There were protests galore in the build up to South Africa’s May 8 national elections, which coincided with the 25th anniversary of the people’s victory against Apartheid. Protests occurred in many parts of the country but predominately in Gauteng, the nation’s industrial heartland, and in the Western Cape, with its legacy of colonialism.
The correlation of protests and elections is not new in South Africa. What was new, however, was the ferocity and proliferation of the protests. The images of chaos in the country’s urban working class townships during the elections implied that there was a crisis underlying South African politics.
South Africa’s “urban crisis” is a crisis of labour. The central problem is that those who produce are not benefiting enough from the fruits of their labour. Workers are getting less than they need for themselves, their families and their communities to have a decent life.
As a result, the majority endure everyday life with inadequate access to food, water, electricity, sanitation, housing, healthcare, education, transport, etc.
It is worse for unemployed workers who are forced to depend on the overstretched wages of employed family members and friends or the paltry social grants provided by the state.
Youth suffer the most because four out of 10 are unemployed and they have less social power, experience and networks to survive the hardships of working-class life.
With freedom and the vote, little has changed.
A new social force
Dissatisfaction with capitalist democracy is not unique to South Africa.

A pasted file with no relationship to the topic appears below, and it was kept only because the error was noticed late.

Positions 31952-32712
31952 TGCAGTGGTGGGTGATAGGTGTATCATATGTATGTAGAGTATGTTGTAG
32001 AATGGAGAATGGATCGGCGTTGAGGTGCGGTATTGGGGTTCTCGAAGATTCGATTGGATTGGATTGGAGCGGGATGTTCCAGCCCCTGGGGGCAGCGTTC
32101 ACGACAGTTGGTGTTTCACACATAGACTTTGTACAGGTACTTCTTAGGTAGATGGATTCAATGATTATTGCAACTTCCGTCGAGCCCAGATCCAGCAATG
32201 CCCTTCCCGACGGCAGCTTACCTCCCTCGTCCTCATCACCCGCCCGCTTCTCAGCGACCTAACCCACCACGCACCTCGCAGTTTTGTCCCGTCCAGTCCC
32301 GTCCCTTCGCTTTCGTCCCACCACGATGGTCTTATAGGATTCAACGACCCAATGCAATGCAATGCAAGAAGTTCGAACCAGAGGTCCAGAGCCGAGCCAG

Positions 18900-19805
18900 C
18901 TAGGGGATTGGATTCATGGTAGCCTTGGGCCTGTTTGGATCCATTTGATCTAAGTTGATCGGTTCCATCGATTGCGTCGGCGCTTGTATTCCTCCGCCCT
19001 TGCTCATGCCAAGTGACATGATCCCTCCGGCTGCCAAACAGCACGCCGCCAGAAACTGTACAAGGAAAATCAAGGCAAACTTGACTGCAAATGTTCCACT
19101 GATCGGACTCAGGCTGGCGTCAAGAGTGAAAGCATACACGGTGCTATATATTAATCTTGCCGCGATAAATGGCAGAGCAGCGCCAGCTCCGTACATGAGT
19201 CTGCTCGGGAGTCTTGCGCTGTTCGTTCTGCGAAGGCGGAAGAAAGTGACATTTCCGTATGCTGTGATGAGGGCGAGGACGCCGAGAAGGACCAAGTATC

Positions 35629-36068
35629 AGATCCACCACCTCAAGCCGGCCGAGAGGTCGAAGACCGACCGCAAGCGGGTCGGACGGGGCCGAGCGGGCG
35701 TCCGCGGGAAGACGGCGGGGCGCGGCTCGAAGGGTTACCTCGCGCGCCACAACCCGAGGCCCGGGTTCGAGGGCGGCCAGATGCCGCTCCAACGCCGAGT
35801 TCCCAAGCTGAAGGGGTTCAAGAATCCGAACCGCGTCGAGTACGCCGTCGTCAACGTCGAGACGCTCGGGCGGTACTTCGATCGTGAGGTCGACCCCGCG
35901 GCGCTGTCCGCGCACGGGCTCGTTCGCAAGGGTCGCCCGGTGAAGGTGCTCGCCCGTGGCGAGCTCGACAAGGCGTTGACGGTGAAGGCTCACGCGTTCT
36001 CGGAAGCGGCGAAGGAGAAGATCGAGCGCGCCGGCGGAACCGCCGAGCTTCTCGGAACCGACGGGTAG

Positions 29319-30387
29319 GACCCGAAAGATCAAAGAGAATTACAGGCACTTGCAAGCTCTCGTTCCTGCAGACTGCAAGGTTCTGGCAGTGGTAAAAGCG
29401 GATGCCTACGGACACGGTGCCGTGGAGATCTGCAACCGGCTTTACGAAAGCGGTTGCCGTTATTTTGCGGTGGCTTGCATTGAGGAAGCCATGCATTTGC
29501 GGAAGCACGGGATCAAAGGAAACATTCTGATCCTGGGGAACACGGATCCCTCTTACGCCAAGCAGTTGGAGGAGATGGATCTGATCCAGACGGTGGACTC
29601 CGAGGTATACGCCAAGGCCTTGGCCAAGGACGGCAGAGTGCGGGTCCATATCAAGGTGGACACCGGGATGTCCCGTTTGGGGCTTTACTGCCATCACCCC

Since the dawn of the 21st century we have seen people rising up everywhere in protest against various aspects of the political and economic order: the Egyptian and Tunisian uprisings, the Occupy Wall Street Movement, the high school students’ climate change movement and France’s Yellow Vests, to name a few.
But an organised working class has not systematically led this resistance. Instead, an insecure middle class or groupings of refugees from the organised working class have more often than not led it.
In South Africa, unemployed and precarious workers and youth, including those eking a living in the informal sector, have been at the forefront of protests.
Protest action mostly takes place in poor working-class communities, with about a quarter taking place in shack settlements or being led by shack dwellers.
The number of protests has risen consistently and sharply since 2000 — the days of mass mobilisations by the “new social movements”.
From ‘new social movements’ to community uprisings
These new social movements included organisations such as the Landless People’s Movement, Treatment Action Campaign, Jubilee SA and the Anti-Privatisation Forum, among others.
At the time, they organised across communities and sought to build national, and even international, campaigns mostly around a single issue or set of related issues.
Since 2004, there has been a proliferation of community-specific protests focusing on local grievances. These protests have mostly been about “service delivery” (water, houses, roads), although dissatisfaction with the “quality of democracy”, in terms of accountability and government responsiveness, appears to be a crosscutting issue.
That working-class communities timed their protests to coincide with the election season suggests a political calculation on their part: the political elite would be most receptive to their demands as these same elites wanted their votes.
South Africa’s social and economic order excludes and marginalises the 9 million unemployed and the millions who live in shacks. Solidarity between employed and unemployed workers could provide an organic basis for developing a working class consciousness that unites the various segments of the class.
But, organisationally, these ties were broken when organised labour was drawn into a formal alliance with the ruling African National Congress (ANC) party. As a consequence, it turned its back on the poorer sections of the class, especially the unemployed.
For 20 years, the militancy of the Congress of South African Trade Unions (Cosatu) was contained and pacified in the name of supporting the ANC government.